Pandrang Row, J.
1. This is an appeal from the decree of Waller, J., dated 16th February 1931 in C. S. No. 348 of 1928, a suit instituted by the Imperial Bank of India, Madras, to recover the amount due on two promissory-notes executed on the 4th and 7th days of August 1925 for Rs. 25,000 and rupees 37,000 respectively by one Kadiresan Chetty as agent of the guardian of the minor defendant 1, then aged about three years, and the sole proprietor of the P.L.A. Firm. The promissory-notes were executed in favour of defendant 2 firm known as the M.A.R.A.R. Firm, and they were endorsed in favour of the Imperial Bank of India, the first note being endorsed by Kadiresan Chetty himself as agent for defendant 2's firm, and the second note by the principal of that firm. The plaint proceeded on the basis that the promissory-notes were executed by the P.L.A. Firm, and the claim against this firm was based only on the execution of the promissory-notes by this firm. Defendant 2 firm consented to a decree, and only the minor defendant 1 resisted the claim. The minor defendant 1 who is the sole proprietor of the P.L.A. Firm was represented by his maternal uncle as guardian-ad-litem, and in his written statement he contended inter alia that the suit promissory-notes were not executed on his behalf or on behalf of his firm, and that neither his mother and guardian nor her agent Kadiresan Chetty had any authority in law to execute the promissory-notes in question on his behalf, and that he is therefore not liable thereon. He further contended that the first note was executed by Kadiresan Chetty for the purpose of accommodating the M.A.R.A.R. Firm of which also he was an agent, and that the second note was executed by Kadiresan Chetty for the purpose of discharging his own indebtedness to the plaintiff bank and that he, the minor, derived no benefit whatever from either of the promissory-notes which were executed in the absence of any necessity of the minor himself.
2. The trial Judge in a very brief judgment dismissed the plaintiff-bank's claim as against the minor defendant 1 with costs, being of opinion that the liability under the promissory-notes in question was not properly incurred by the guardian's agent. The plaintiff bank appeals. The only point for determination in this appeal is whether the minor defendant 1 is liable on the promissory-notes sued on. The minor's father Venkatachalam Chetty was originally the owner of the P.L.A. Firm and on his death on 1st July 1922 this minor who was then an infant less than a year old became the sole proprietor of the firm. On 24th January 1923 the minor's mother executed a power of attorney in favour of Kadiresan Chetty (Ex. B) authorizing him to manage and conduct the business of the firm in Madras and in Chittoor, Cochin State (and not at other places). This power of attorney authorized the agent inter alia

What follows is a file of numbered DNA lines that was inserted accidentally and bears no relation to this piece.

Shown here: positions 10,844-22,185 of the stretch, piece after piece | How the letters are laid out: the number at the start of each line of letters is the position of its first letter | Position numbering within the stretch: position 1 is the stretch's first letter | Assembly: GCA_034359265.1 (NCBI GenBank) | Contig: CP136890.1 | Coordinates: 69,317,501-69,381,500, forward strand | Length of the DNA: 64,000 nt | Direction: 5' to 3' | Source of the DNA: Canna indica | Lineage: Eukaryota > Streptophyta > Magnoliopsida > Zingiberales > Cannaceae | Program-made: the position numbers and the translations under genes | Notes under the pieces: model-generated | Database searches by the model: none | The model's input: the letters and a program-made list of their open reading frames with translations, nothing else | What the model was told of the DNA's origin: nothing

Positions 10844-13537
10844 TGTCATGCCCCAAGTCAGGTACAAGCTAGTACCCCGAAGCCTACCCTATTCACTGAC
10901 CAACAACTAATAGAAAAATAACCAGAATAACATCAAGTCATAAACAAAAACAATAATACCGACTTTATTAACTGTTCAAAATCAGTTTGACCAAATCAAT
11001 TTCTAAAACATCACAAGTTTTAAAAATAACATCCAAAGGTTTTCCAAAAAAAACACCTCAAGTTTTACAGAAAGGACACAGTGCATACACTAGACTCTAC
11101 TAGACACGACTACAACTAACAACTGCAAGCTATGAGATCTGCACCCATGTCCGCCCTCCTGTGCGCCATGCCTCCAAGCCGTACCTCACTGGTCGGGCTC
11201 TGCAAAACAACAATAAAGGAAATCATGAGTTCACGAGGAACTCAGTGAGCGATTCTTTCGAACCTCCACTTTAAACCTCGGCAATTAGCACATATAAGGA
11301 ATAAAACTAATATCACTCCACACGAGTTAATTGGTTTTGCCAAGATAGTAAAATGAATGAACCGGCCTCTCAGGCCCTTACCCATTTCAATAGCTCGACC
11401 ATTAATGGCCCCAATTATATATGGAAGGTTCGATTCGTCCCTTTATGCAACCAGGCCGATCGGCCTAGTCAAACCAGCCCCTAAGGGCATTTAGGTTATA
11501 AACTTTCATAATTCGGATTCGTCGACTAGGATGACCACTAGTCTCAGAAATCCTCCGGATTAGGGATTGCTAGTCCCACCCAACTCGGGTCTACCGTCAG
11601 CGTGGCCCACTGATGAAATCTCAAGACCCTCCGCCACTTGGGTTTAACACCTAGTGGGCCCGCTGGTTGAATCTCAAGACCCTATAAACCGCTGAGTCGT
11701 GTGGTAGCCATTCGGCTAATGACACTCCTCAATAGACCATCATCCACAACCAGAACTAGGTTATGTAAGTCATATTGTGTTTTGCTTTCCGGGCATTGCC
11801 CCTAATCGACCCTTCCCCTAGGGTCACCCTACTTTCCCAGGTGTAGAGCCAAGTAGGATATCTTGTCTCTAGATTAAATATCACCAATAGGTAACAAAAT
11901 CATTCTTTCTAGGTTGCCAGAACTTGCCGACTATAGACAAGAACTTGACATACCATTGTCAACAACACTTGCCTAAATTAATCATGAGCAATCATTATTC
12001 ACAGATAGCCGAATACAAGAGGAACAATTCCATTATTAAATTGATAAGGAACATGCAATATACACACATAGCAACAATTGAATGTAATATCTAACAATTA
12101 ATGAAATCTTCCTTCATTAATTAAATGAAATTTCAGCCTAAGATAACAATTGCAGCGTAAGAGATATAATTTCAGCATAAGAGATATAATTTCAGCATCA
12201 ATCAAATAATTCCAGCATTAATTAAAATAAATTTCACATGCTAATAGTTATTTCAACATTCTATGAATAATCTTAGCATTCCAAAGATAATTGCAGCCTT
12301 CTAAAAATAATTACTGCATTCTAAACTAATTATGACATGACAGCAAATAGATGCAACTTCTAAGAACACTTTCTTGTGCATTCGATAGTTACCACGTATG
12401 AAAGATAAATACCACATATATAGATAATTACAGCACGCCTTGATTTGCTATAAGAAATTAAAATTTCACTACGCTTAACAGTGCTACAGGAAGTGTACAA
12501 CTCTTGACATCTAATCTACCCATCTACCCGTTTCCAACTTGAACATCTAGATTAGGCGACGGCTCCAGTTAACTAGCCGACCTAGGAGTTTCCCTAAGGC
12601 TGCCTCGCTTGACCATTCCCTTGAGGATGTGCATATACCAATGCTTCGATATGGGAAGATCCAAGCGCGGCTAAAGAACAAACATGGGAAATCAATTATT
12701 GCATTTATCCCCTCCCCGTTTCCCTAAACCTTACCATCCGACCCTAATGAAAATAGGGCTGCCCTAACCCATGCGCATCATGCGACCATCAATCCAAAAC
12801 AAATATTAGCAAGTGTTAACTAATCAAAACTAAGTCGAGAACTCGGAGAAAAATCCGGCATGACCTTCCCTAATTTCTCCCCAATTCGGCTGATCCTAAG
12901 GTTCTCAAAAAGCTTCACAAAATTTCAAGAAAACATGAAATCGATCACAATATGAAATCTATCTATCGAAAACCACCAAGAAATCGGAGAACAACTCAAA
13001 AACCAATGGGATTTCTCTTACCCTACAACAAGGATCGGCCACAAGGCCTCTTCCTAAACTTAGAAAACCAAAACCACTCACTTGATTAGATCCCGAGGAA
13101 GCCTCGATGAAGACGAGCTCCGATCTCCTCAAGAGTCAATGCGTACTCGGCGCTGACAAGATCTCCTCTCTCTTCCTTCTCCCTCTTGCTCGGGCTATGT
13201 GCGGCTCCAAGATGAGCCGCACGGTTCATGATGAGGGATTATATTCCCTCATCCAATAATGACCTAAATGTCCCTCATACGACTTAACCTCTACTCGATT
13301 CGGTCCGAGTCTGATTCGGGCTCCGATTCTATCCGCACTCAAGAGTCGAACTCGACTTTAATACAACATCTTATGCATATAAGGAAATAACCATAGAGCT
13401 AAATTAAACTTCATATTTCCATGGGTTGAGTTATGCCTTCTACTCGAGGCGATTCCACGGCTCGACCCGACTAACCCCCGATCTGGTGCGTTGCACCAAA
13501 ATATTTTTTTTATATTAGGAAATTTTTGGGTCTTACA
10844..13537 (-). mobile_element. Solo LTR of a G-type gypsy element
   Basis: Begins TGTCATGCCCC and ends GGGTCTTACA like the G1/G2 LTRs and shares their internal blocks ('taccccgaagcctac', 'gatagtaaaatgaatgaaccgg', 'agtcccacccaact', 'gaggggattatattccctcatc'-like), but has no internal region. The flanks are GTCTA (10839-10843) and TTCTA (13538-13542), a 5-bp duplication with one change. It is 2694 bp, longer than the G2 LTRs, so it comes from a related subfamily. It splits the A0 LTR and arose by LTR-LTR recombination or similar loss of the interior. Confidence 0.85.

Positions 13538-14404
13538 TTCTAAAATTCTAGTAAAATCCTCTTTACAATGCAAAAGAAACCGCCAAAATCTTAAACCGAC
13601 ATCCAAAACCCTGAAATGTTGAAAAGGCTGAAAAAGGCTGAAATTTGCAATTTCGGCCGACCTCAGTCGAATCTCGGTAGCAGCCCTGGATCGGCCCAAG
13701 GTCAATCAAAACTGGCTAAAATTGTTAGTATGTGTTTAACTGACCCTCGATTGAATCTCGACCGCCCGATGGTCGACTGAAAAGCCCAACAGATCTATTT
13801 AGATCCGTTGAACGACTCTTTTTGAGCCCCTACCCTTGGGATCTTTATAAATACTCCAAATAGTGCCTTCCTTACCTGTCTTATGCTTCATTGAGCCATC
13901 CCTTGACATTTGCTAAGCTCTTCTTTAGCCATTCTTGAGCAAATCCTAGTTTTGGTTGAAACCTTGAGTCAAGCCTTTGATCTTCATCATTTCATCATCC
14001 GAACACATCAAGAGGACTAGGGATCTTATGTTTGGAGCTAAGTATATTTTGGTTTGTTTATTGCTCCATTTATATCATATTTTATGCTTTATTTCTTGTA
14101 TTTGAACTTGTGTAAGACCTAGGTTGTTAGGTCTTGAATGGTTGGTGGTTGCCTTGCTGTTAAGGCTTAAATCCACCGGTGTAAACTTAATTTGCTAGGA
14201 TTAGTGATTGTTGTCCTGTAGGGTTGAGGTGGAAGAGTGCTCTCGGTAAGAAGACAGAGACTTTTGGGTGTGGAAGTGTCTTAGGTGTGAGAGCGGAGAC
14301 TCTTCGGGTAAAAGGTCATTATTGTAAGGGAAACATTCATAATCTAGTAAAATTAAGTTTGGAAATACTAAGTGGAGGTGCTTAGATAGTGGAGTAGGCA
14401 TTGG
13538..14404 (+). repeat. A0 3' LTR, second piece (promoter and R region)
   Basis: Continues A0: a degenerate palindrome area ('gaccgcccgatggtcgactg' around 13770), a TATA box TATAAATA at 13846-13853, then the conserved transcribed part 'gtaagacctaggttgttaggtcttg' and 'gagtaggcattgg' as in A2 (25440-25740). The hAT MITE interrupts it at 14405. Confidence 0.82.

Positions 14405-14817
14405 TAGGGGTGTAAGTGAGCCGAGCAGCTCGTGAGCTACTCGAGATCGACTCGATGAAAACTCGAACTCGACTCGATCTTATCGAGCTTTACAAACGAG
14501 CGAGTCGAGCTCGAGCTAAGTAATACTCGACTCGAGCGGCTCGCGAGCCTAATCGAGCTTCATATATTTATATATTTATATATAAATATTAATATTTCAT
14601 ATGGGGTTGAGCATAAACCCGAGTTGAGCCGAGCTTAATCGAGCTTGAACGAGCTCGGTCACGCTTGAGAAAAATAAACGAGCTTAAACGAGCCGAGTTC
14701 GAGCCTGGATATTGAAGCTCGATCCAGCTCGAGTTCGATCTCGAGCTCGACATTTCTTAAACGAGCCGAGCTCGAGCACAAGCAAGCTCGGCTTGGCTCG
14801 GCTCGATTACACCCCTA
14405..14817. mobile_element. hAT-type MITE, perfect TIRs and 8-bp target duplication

to make, draw, endorse, accept and discount bills of exchange, promissory-notes, cheques, drafts and orders for money,
to bind the guardian as such or the said firms as security to or for any persons and to sign all deeds necessary for that purpose.
3. The evidence shows that after the death of the minor's father in July 1922 the P.L.A. Firm had no dealings with the plaintiff-bank till the date of the plaint transactions. There is also evidence to show that the firm's business
was rather in the process of being wound up than of being carried on,
and there is the finding of the trial Judge to this effect which has not been shown to be wrong. Though there was no allegation in the plaint that the suit promissory-notes were executed by the agent in the course of his conduct of the business of the P.L.A. Firm as agent, during the trial an attempt was made to show that the notes were so executed, and in accordance with the custom or practice of mutual accommodation prevailing among Chetty money lending firms whereby the agent of one such firm accommodates another with the signature of his firm on condition that when need arises his firm will be similarly accommodated by the other agent. Some attempt was made to show that some enquiry was made by the plaintiff-bank about the state of account between the P.L.A. Firm and M.A.R.A.R. Firm, at the time the promissory notes were executed, and that the bank was satisfied after such inquiry that there was a necessity for a P.L.A. Firm to execute promissory notes for the purpose of accommodating the M.A.R.A.R. Firm. The trial Judge found that the practice or custom of mutual accommodation had been proved even in the case of firms belonging to infant proprietors, but nothing was said by the trial Judge about the existence of any necessity apart from the custom of mutual accommodation for the execution of the promissory notes on behalf of the P.L.A. Firm.